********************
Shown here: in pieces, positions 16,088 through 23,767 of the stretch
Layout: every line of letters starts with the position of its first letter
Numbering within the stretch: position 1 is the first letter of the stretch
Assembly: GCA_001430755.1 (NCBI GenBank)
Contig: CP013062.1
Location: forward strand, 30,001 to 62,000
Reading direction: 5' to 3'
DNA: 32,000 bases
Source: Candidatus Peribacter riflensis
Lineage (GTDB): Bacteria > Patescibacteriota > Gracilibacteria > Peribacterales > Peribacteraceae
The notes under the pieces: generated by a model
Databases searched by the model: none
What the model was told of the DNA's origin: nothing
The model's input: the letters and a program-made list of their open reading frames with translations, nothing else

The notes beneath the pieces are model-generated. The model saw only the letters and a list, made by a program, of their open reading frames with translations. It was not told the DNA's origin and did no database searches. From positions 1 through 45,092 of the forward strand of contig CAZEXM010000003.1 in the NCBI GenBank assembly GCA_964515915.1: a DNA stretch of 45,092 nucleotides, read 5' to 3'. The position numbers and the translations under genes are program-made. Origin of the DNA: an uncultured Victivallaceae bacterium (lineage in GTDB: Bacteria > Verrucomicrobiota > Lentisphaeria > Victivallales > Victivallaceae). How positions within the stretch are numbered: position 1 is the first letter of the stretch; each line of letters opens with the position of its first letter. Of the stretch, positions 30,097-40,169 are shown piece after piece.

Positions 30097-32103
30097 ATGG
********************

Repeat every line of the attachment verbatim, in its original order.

Shown here: in pieces, positions 16,088 through 23,767 of the stretch
Layout: every line of letters starts with the position of its first letter
Numbering within the stretch: position 1 is the first letter of the stretch
Assembly: GCA_001430755.1 (NCBI GenBank)
Contig: CP013062.1
Location: forward strand, 30,001 to 62,000
Reading direction: 5' to 3'
DNA: 32,000 bases
Source: Candidatus Peribacter riflensis
Lineage (GTDB): Bacteria > Patescibacteriota > Gracilibacteria > Peribacterales > Peribacteraceae
The notes under the pieces: generated by a model
Databases searched by the model: none
What the model was told of the DNA's origin: nothing
The model's input: the letters and a program-made list of their open reading frames with translations, nothing else

The notes beneath the pieces are model-generated. The model saw only the letters and a list, made by a program, of their open reading frames with translations. It was not told the DNA's origin and did no database searches. From positions 1 through 45,092 of the forward strand of contig CAZEXM010000003.1 in the NCBI GenBank assembly GCA_964515915.1: a DNA stretch of 45,092 nucleotides, read 5' to 3'. The position numbers and the translations under genes are program-made. Origin of the DNA: an uncultured Victivallaceae bacterium (lineage in GTDB: Bacteria > Verrucomicrobiota > Lentisphaeria > Victivallales > Victivallaceae). How positions within the stretch are numbered: position 1 is the first letter of the stretch; each line of letters opens with the position of its first letter. Of the stretch, positions 30,097-40,169 are shown piece after piece.

Positions 30097-32103
30097 ATGG